in the FBI’s San Diego,

California, offi ce.

66719x.indd 16

66719x.indd 16

3/13/2008 12:13:48 PM

3/13/2008 12:13:48 PM

April 2008 / 17

First, agencies should identify employees who not

only care greatly about educating the community

but also have established themselves as effective

trainers. Next, they should arm these individuals

with the knowledge needed and give them suffi

-

cient time to go out into the community and teach

a basic overview course on terrorism. Although

specifi

c items to cover in this training can vary by

jurisdiction, four basic compo-

nents have worked effectively

in San Diego.

1) A brief historical overview

of terrorism, both interna-

tional and domestic

2) A review of terrorism PIIs

that members of the

community may be in the

position to observe

3) A discussion on the impor-

tance of providing infor-

mation that not only is

accurate but also timely

4) An explanation of appropriate reporting pro-

cedures, including instructions on who should

receive the information

This type of training requires few resources.

Most of all, it needs instructors who feel passion-

ately about building law enforcement-community

partnerships and who are approachable, knowl-

edgeable, and enthusiastic about the subject. Who

should receive the training will depend on the

jurisdiction. For example, San Diego has offered

the training to community groups that request

it and has proactively contacted special interest

groups, such as shopping mall security companies

(supplying training specifi

c to basic terrorism and

suicide-bomber prevention) and businesses that

provide security services to construction sites

(conducting training regarding recent arson tactics

used by domestic terrorists against construction

sites).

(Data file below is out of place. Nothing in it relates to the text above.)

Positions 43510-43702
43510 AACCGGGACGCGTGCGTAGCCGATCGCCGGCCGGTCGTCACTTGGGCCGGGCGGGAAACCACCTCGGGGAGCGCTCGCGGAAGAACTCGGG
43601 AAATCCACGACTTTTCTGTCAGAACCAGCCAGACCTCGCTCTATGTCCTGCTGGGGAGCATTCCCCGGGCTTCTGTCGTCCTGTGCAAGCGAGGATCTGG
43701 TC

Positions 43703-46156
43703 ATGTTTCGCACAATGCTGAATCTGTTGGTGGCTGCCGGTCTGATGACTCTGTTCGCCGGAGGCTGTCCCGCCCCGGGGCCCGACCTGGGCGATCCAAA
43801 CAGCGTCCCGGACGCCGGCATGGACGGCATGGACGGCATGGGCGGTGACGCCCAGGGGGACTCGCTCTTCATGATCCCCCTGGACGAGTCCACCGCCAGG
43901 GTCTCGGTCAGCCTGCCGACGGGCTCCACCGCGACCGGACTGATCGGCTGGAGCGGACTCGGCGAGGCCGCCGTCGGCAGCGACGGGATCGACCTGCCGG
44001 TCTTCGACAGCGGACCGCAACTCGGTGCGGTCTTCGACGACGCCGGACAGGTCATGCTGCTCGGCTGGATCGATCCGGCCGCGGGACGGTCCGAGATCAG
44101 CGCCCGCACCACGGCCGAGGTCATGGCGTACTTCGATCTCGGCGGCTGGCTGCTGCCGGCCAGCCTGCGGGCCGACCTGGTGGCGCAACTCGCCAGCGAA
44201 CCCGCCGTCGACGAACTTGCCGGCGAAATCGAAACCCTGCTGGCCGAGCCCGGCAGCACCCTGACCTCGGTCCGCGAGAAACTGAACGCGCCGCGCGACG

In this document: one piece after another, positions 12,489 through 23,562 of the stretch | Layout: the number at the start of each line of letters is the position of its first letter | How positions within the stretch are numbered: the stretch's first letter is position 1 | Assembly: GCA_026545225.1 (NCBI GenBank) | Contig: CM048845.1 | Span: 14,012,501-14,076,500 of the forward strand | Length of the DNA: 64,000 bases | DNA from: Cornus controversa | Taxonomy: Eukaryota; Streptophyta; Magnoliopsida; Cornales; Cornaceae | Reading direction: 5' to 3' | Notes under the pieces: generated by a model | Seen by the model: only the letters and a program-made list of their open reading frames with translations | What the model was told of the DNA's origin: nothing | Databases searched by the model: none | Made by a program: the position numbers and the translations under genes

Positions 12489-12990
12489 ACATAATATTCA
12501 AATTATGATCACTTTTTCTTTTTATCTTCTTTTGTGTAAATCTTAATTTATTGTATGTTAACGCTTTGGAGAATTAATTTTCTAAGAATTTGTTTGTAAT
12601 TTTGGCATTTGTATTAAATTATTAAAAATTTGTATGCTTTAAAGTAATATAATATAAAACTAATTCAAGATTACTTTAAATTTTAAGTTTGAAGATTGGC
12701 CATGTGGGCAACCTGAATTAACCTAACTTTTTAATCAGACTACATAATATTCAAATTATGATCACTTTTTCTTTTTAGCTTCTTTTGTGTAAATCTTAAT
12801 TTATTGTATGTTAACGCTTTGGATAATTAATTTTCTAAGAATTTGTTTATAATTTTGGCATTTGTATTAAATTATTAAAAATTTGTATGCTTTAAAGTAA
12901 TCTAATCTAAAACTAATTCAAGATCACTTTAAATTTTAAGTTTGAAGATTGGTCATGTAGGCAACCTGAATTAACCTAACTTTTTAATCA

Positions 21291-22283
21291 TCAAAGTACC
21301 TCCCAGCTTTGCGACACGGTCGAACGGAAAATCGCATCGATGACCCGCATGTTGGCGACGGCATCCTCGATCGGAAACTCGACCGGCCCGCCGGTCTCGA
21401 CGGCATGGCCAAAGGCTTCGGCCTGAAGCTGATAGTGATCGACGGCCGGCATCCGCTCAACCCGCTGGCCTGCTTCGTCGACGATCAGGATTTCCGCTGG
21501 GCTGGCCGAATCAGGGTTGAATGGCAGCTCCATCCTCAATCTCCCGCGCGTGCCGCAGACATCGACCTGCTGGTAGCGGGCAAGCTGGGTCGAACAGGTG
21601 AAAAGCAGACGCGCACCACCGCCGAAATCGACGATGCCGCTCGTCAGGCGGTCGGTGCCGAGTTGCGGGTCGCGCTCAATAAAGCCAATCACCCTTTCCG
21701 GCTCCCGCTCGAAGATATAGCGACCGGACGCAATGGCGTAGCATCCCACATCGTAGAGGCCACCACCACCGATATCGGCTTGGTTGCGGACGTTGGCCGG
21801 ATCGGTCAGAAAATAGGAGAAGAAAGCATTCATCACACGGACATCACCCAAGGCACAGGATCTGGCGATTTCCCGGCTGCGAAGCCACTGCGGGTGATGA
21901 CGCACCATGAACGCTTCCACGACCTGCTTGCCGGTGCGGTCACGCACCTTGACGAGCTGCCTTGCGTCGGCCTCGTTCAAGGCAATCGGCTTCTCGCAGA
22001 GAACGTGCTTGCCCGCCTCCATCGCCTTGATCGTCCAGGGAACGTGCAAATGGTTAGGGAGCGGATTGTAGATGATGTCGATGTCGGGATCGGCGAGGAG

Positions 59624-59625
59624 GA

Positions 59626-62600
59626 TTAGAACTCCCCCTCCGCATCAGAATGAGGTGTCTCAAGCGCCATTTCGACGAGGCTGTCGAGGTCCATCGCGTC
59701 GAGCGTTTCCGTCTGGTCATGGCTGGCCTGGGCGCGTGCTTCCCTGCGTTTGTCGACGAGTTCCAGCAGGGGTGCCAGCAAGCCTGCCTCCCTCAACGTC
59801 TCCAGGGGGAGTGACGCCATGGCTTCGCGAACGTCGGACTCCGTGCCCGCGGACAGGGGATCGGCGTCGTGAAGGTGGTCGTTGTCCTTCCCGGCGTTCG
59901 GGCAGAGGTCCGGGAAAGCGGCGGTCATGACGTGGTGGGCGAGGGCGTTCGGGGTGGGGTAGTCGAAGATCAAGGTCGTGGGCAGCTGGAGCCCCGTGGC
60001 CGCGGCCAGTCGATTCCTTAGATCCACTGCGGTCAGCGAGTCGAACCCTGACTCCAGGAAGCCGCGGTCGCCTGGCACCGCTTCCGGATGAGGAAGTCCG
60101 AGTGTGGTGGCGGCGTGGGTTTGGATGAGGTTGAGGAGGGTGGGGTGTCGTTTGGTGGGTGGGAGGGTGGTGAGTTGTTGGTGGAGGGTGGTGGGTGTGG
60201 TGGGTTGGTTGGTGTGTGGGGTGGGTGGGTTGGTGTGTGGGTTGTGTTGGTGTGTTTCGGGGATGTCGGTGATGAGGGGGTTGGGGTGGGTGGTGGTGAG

Agencies lacking enough sworn personnel to

cover the time necessary to address community

groups can turn to professional support employees

or volunteers who have the appropriate skills and

knowledge to provide this critical training. To

this end, the California Commission on Peace Of-

fi

cer Standards and Training

developed a train-the-trainer

class and offered it to inter-

ested individuals, including

terrorism liaison and commu-

nity services offi

cers and other

employees nominated by their

departments.

Conclusion

It is time to include the

community in law enforce-

ment’s battle against the threat

of terrorism. The profession

must work to train residents to

become its eyes and ears because offi

cers simply

cannot do it alone. Citizens need to know what to

look for and how to effectively report it to the ap-

propriate agency.

Building law enforcement-community partner-

ships can constitute the ultimate force multiplier.

Education and training offered by law enforce-

ment agencies to the communities they protect

and serve could lead to a tip that might identify a

critical player in a terrorist cell and provide law

enforcement with the opportunity to disrupt, deter,

or stop the next egregious attack on American

soil.

Endnotes

1

For additional information, access

http://www.usaonwatch.

org

.

Educating the public

to recognize suspicious

activities that could

possibly relate to

terrorism may well

comprise the ultimate

force multiplier.

66719x.indd 17

66719x.indd 17

3/13/2008 12:13:55 PM

3/13/2008 12:13:55 PM

Maximizing Community Involvement


In reviewing “Community Involvement: The Ultimate Force Multiplier,” thoroughly discuss and explain three areas where community involvement has been identified as the key to the success of the department or agency. In your opinion, what is the key component in securing the desired level of commitment from the community? Why?  

Your initial response should be 250-300 words in length. Please support your claims with examples from the text and/or scholarly articles.

Important you need to read the article list references answer all questions thanks I have posted the article below